The issue of whether schools should offer sex education to their students and how explicit these lessons should be has been a controversial one for decades. It always seems to initiate disputes. In 1994 Surgeon General Joycelyn Elders in the US, was fired for stating that it is essential that students be taught about masturbation as part of sex education. At that time Bill Clinton and his conservative Republicans had been leading the country, who felt strongly about shielding children from corrupt sex talk. Of course when Clinton’s own sexual life with Monika Lewinsky came flashing through headlines on newspapers, TV Channels and then on the Internet, nothing was hidden from anyone and with this, all sorts of sexual content became available for all (Irvine, 2002). The Internet has proved to be a major catalyst in the spreading of sexual material, primarily because of the lack of control over its content. Nowadays sexual content is manifested to children in numerous ways through the media, where magazines, books, television, movies and also songs exhibit sexual material.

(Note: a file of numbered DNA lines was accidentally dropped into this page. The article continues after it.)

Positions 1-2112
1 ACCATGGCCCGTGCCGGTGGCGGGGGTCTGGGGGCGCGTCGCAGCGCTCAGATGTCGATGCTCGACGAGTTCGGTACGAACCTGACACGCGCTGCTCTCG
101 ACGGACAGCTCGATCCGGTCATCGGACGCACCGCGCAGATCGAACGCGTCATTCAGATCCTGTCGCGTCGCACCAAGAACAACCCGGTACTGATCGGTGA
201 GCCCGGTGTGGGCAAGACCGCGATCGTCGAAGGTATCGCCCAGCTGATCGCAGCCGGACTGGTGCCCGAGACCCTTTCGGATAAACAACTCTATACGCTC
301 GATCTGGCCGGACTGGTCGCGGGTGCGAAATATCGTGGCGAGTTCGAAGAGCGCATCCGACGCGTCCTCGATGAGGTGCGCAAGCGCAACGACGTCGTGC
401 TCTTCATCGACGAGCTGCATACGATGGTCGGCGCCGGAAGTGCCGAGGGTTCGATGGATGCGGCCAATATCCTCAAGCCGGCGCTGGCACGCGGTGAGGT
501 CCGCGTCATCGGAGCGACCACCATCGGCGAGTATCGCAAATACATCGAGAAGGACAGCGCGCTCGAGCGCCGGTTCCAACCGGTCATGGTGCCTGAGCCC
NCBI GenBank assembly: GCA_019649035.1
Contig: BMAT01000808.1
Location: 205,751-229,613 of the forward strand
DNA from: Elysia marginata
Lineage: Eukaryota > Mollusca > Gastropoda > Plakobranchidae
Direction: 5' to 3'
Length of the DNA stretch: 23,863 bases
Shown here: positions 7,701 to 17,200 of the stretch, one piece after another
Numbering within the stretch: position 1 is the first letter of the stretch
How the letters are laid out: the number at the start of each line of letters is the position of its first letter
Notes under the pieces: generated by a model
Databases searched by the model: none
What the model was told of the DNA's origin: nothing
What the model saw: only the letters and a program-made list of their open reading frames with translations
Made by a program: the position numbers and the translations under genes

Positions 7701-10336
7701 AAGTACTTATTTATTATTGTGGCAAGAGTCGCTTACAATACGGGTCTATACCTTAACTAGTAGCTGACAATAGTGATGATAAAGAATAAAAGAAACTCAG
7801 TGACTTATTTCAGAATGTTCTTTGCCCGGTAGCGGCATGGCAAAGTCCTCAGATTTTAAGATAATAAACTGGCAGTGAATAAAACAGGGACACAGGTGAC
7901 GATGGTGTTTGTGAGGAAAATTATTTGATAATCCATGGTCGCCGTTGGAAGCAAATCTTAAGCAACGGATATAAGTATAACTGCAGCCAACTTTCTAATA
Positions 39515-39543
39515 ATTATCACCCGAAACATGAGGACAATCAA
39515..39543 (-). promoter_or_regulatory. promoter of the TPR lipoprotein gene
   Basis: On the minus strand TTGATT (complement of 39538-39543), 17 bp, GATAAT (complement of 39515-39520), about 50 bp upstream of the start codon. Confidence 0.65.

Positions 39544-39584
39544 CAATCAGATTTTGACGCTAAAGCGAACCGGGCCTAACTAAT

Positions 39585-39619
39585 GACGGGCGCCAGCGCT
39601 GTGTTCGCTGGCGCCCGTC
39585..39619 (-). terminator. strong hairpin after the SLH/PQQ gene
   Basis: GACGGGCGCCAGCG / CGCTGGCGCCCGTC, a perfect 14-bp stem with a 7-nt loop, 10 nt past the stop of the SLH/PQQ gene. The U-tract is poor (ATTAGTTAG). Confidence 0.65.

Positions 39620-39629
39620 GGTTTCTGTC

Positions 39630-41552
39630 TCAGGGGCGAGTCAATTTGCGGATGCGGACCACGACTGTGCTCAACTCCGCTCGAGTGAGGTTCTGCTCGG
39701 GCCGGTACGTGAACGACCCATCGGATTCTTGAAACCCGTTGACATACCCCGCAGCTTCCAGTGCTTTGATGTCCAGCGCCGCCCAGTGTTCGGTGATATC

Today’s children are well exposed to sex talk. If it is not made available for them through refined sex education in schools, they will probably have to confront the vulgar and obscene facet of it elsewhere. Sexuality should be openly discussed since it determines so much in our lives.